Then one day, Mira’s life changed forever after a debilitating car accident. As she struggled to recover from a traumatic brain injury, she was confronted with a need to recontextualize her life—she had to relearn how to paint, read, and interact with the outside world. In her search for a way back to her lost self, Mira reached out to the homeless shelter where she believed her mother was living and discovered that Norma was dying.

Mira and her sister traveled to Cleveland, where they shared an extraordinary reconciliation with their mother that none of them had thought possible. At the hospital, Mira discovered a set of keys that opened a storage unit Norma had been keeping for seventeen years. Filled with family photos, childhood toys, and ephemera from Norma’s life, the storage unit brought back a flood of previous memories that Mira had thought were lost to her forever.

My Thoughts: The Memory Palace is Mira Bartok’s haunting memoir of what is was like to grow up from the age of six with a severely mentally ill mother whose schizophrenia dominated every aspect of her life. Mira wrote of the things that she and her sister witnessed and heard as a result of her mother’s illness. This memoir was at the same time disturbing and poetic. It was as much a story of strength and determination as it was of hardship and pain.

I was struck by how the author continued to care so deeply about the woman who because of her erratic and dangerous behavior forced her daughters to change their names and hide their whereabouts. Mira kept in regular contact with her mother by writing through a P.O. box and was deeply concerned about her well being. The amount of guilt that Mira felt about leaving her mother was shocking to me and one of the most powerful moments in the book for me was when she wondered if her mother would forgive her for leaving – as if she was the one to cause the hurt.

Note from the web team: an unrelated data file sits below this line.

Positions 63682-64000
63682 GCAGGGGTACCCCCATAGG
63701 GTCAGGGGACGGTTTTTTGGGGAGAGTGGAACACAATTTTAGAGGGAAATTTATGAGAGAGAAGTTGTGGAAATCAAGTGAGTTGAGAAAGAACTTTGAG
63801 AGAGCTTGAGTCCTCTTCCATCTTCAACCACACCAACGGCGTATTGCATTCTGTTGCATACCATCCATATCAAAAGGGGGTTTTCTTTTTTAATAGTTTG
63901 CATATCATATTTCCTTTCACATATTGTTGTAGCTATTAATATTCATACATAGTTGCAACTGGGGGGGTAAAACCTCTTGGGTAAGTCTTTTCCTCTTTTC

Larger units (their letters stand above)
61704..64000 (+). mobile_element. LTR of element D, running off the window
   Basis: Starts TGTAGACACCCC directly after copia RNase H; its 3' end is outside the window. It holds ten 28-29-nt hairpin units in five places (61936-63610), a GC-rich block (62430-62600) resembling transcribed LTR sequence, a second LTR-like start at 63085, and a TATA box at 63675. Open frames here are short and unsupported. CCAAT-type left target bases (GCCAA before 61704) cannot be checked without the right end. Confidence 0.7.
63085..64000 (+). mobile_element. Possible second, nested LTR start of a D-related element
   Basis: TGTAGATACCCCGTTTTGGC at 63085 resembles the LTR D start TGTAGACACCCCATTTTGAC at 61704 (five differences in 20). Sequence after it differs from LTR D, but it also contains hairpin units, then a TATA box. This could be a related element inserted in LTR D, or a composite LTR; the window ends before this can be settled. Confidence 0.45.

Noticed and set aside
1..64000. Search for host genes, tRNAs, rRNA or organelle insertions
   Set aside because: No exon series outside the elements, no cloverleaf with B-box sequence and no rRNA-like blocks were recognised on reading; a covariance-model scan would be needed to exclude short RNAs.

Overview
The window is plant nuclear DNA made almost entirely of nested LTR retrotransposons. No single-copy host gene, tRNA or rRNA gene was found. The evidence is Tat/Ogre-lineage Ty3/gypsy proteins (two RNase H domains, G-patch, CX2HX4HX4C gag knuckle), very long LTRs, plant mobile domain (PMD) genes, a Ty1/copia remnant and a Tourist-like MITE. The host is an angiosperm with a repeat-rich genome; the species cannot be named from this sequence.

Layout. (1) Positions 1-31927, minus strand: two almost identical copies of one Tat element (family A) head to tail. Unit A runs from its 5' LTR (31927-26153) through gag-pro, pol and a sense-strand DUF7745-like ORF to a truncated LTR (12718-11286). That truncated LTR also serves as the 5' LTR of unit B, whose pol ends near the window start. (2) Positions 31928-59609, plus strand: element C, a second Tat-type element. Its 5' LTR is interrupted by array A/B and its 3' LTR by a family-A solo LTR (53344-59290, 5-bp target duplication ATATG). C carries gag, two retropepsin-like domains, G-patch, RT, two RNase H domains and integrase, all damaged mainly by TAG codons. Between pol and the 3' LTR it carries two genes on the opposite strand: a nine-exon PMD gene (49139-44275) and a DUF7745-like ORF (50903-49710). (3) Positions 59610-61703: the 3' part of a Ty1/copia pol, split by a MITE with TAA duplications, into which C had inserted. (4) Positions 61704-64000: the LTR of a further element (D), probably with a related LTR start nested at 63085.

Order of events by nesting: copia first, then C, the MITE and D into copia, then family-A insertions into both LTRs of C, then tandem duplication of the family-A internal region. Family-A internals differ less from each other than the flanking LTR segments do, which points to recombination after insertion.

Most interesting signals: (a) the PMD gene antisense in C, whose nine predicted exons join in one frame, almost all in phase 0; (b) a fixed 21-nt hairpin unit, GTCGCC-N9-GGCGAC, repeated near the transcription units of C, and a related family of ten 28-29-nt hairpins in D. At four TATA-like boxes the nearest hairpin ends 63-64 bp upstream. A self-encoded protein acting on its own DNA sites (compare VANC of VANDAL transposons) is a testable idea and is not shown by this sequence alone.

The ending of the book really stayed with me. In the last weeks of her life Nora was placed in a nursing home and Mira and Natalia kept vigil by her bedside. Mira wrote of how she had been shopping for 17 years for clothing that could be layered to keep her mother warm on the streets and now she shopping for her mother for the last time ever buying pretty nightgowns. That statement alone really summed up for me how she felt about her relationship with her mother.

The Memory Palace is an exquisitely written memoir that explores the strength of the relationship between mother and daughter. I was surprised by much of what I read but mostly how a young girl could remain so strong and still be compassionate towards the woman who made her life so difficult. Mira did a fantastic job of not only bringing her own life and struggles to light but also of realistically illustrating her mother in a way that the reader could almost see and feel this woman. By including selections of her mother’s writing in the memoir we are given an incredibly intimate look at how Norma’s mind worked and the fears and delusions she had.